Mill Spring, NC – July 6, 2018 – Julie Curtin of Woodstock, GA and Cassico, owned by Rebekah Warren, jumped to victory in the $50,000 USHJA International Hunter Derby on the Derby Field at Tryon International Equestrian Center (TIEC) during the fourth week of Tryon Summer Series competition. The duo rose to the occasion after a first round score of 184 and kept an ironclad grip on the blue rosette. Curtin piloted the gelding through the handy round earning a 196 to land on a final score of 380. Second place honors were awarded to Dorothy Douglas of West Bridgwater, M, riding MTM Farm’s MTM One Time to a collective score of 373.5. Tracy Fenney of Flower Mound, TX and MTM Outbid rounded out the top three, placing a second MTM Farm entry into the top three with a final score of 370.
The win was a memorable one for Curtin, as it was her first time atop the leaderboard in an USHJA International Hunter Derby, as well as her mount’s first year competing in major derbies of this size. “It feels awesome,” Curtin commented. “He handled everything great. He’s by nature a very good-brained horse and he handles everything really well.”
Despite only being seven years old this year, Curtin has big plans for the Holsteiner gelding, whose even temperament has landed him the reputation of being a ham back at the barn. “He’s going to Derby Finals this year,” she explained. “He’s young, but it doesn’t make me nervous because I’m so confident with him. He just gives you the best feeling in the world. I did the high performance with him this week and he was champion, so I’m starting to prep him for all of that.”
The pair navigated the Andy Christiansen designed course with ease, besting the field of 23 other horse-and-rider combinations in the process. “We were all worried that with the grass and the rain it was going to be too slick,” stated Curtin, “but the footing is so nice and they’ve done such a good job with the field that it was great out there.”
The gelding, sired by fellow competitor Callie Seaman’s veteran Derby horse, Carrico, was originally purchased to be an adult amateur ride for his owner. After a quick assessment of his talents, it was clear to Curtin that he also deserved a chance to prove himself on the Derby field. She noted, “His owner does him in the amateurs, so he was bought to be an amateur horse, but he’s just so great at the derbies. That’s just his calling.”
Curtin continued, “Last year it was hard because we did the Pre-Greens with him because he was a baby, but the jumps were just so easy for him. It was hard keeping his attention because the jumps were so little and we were thinking about how we couldn’t wait to step him up. Last year we did a National Derby out on the grass and it was like he was made for this. He loves it.”
Earlier in the afternoon, the $5,000 Tryon Resort 1.40m Power & Speed CSI 3* welcomed another first-place finish for Jack Hardin Towell (USA) and Vlock Show Stables LLC’s 2008 Oldenburg Sandetto (Sandro Boy x Chellano Z), after piloting the stallion around the Alan Wade (IRL) designed course in 62.9 seconds. Second place went to Daniel Bedoya (BOL) and the 2008 Holsteiner mare (Casall x Romino) Abracadabra WKT, owned by Monica Hanks, after the two rode to a time of 65.76 seconds. Sydney Shulman (USA) claimed third in 67.42 seconds aboard Jill Shulman’s 2007 Belgian Warmblood mare Hilgarie (Calvaro x Kashmir van Schuttershof).
Please visit www.tryon.com or call (828)-863-1000 for more information.
Kelley Farmer and Baltimore (Photo: Shawn McMillen)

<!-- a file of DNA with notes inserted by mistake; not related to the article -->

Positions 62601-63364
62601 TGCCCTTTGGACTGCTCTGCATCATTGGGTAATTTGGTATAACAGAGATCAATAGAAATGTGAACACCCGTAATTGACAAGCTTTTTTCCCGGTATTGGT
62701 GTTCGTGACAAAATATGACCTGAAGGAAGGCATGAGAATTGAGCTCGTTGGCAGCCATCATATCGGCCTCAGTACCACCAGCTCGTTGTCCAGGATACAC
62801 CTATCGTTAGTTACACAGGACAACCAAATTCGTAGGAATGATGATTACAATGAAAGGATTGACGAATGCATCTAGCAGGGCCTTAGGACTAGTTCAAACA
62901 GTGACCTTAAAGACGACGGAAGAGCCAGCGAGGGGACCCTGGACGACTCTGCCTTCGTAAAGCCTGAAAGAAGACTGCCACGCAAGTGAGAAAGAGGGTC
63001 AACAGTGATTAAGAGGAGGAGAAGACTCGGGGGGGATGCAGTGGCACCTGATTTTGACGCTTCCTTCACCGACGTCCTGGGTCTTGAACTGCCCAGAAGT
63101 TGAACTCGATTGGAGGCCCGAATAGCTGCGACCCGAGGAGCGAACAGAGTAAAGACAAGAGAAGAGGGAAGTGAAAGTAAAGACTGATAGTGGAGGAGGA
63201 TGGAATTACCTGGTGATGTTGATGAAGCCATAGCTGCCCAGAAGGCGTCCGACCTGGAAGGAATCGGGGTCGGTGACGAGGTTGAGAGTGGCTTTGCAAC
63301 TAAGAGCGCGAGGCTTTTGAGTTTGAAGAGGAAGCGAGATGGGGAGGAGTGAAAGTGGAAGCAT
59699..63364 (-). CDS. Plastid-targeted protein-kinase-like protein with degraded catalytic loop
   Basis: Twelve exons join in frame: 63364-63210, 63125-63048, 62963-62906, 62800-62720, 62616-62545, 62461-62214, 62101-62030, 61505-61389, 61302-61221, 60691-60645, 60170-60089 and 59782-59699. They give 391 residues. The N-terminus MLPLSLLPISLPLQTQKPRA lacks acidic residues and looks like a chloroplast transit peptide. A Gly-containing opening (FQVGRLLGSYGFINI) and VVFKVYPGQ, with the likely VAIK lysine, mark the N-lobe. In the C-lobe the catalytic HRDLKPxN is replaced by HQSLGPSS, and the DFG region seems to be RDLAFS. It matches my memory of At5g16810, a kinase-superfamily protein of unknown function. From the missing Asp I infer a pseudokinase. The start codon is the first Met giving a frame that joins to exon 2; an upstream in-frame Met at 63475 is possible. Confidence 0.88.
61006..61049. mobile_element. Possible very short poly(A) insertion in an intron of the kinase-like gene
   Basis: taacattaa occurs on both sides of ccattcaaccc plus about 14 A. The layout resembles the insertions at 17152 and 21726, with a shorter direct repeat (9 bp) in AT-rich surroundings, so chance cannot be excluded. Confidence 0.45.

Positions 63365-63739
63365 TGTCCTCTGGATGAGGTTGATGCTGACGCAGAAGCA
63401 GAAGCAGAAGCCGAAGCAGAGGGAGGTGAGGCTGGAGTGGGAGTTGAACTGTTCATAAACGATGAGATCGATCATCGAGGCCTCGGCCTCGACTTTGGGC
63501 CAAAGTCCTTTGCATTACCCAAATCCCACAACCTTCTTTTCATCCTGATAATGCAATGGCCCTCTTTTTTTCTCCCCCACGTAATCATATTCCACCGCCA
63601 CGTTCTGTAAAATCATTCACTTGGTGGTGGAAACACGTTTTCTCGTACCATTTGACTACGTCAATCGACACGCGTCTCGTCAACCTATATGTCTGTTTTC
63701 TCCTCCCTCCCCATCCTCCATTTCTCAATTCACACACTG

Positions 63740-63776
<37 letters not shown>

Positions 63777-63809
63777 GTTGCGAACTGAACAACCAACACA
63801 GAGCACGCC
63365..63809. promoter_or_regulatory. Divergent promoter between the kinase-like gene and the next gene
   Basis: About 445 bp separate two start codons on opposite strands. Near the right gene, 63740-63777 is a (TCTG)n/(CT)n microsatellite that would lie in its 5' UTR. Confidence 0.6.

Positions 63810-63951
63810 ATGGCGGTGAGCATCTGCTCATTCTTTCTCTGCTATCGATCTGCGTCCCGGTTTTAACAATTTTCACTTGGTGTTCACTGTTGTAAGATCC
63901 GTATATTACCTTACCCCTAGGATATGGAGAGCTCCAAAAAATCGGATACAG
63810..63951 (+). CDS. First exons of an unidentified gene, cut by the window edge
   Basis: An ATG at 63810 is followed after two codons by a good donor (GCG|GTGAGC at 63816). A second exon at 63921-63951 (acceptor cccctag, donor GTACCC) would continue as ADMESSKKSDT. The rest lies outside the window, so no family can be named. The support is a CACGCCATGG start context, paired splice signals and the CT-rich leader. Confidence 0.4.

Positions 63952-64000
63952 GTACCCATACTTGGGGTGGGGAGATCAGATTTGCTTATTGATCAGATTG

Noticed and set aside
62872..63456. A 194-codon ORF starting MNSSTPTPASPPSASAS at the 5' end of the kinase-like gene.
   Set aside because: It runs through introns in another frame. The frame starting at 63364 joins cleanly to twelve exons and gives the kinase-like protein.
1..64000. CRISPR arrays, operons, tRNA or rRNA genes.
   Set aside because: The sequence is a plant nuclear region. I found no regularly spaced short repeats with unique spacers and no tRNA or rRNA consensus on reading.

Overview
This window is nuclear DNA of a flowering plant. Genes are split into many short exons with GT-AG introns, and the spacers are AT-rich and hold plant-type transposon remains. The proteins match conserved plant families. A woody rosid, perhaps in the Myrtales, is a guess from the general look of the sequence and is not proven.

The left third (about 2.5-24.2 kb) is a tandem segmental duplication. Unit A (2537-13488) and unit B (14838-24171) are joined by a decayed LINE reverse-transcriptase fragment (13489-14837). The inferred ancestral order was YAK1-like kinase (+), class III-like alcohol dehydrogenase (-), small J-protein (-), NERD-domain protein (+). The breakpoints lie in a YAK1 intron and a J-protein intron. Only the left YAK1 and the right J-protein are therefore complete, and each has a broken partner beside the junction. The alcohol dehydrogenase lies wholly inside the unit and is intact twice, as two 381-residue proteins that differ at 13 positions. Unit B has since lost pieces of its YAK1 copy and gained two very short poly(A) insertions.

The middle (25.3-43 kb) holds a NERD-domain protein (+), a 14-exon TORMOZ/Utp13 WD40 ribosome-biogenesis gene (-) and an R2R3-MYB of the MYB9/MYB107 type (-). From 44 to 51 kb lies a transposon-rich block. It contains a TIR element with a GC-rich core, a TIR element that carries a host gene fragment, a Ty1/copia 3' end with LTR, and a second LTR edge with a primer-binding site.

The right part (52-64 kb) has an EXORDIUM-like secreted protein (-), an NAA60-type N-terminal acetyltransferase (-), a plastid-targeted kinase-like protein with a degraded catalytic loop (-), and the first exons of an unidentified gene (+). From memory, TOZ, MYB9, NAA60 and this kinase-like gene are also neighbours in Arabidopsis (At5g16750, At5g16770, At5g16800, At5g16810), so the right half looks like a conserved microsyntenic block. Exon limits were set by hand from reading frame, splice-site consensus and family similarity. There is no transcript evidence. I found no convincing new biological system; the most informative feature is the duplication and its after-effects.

Aaron Vale and Finou 4 Win $25,000 Hagyard Lexington Classic at Bluegrass Festival Horse Show
Lexington, Ky. – August 19, 2016 – Out of 66 entries in the first classic round of the USHJA International Hunter Derby at the Bluegrass Festival Horse Show, Kelley Farmer had four of the rides. Not only did the hunter derby veteran qualify two of her mounts, Baltimore and Kodachrome, for Saturday’s handy round, but she also took first and second place honors for Lane Change Farm.
Baltimore, owned by Jane Gaston, was the first ride of the day for Farmer. She took the 11-year-old Oldenburg around the course, designed by Danny Moore and Bobby Murphy, to earn scores of 92, 95, and 92 for a total of 291 points going into Saturday’s handy round. Farmer also chose to jump all four high-options. Contrary to the USHJA Pre-Green Incentive Championship, where the top 30 qualified horses go into the final round with a clean slate, the classic points will carry over to merge with Saturday’s handy round score.
Although Farmer had three other rides left, she was able to maintain her first place position with Baltimore throughout the entire class. As much as the other riders tried, Farmer’s near-perfect scores could not be beat as the class continued. Since she got the ride on the bay gelding by Balou du Rouet, Kelley has also earned many titles and championships in the Regular Conformation Hunters and High Performance Working Hunters.
Kelley did not let the thought of going early on in the class take away from her concentration.
“He was amazing. He was unbelievable. He went first last week in Saugerties and I sort of was glad to get it over with,” Farmer said. “It was a little nerve wracking that I had to do him first, but he was unbelievable. I mean, he tried so hard and he’s so brave. He can jump so much, so I never worry about what they build.”
Larry Glefke of Lane Change Farm added, “I never say this, but it was flawless. Because usually, I have a lot to say when she comes out of the ring. Flawless.”
Friday was bittersweet for Farmer, because her usual winning derby mount, Mindful, is currently out of commission. However, Farmer was happy as he is set to get back to work at the beginning of next week.
“It is what it is, but he’ll be back for Florida,” Farmer said about her longtime partner. “He’s been a great horse for me and I’ll be excited to have him back.”